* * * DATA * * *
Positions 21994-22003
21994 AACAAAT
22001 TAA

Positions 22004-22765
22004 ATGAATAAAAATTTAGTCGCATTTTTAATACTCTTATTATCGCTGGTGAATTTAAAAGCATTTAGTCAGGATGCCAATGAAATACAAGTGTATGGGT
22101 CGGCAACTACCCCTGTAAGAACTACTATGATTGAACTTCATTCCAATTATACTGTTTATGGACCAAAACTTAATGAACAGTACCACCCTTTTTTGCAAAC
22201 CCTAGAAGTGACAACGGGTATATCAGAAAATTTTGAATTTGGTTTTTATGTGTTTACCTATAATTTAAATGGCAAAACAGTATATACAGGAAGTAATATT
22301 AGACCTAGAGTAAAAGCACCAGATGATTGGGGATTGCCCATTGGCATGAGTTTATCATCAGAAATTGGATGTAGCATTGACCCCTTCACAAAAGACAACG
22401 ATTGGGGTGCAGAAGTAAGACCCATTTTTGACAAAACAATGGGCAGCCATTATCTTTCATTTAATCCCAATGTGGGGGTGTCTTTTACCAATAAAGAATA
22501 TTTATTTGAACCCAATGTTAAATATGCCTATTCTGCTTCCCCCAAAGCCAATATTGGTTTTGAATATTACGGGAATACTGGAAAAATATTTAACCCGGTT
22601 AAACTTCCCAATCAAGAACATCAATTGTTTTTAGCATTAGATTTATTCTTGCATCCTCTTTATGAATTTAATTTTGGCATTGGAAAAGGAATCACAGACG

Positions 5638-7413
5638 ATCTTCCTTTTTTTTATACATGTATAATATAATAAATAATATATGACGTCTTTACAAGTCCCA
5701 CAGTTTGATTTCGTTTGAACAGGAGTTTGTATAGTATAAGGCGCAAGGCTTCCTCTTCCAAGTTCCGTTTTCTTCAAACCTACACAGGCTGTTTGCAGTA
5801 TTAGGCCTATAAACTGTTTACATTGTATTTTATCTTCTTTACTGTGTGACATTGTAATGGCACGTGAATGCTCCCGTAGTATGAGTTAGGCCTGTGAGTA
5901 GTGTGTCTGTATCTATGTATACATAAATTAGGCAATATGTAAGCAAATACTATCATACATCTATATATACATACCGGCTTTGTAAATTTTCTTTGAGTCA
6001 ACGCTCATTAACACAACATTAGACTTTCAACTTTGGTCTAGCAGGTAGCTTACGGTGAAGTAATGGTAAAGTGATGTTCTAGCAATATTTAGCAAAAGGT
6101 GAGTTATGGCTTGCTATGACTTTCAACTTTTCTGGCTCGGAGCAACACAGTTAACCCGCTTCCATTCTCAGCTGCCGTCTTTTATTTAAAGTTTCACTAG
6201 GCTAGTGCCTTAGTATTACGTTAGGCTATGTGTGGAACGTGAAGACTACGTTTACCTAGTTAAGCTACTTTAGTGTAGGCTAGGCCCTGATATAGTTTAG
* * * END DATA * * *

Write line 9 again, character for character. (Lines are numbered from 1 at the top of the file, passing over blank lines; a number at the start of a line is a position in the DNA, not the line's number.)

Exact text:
22401 ATTGGGGTGCAGAAGTAAGACCCATTTTTGACAAAACAATGGGCAGCCATTATCTTTCATTTAATCCCAATGTGGGGGTGTCTTTTACCAATAAAGAATA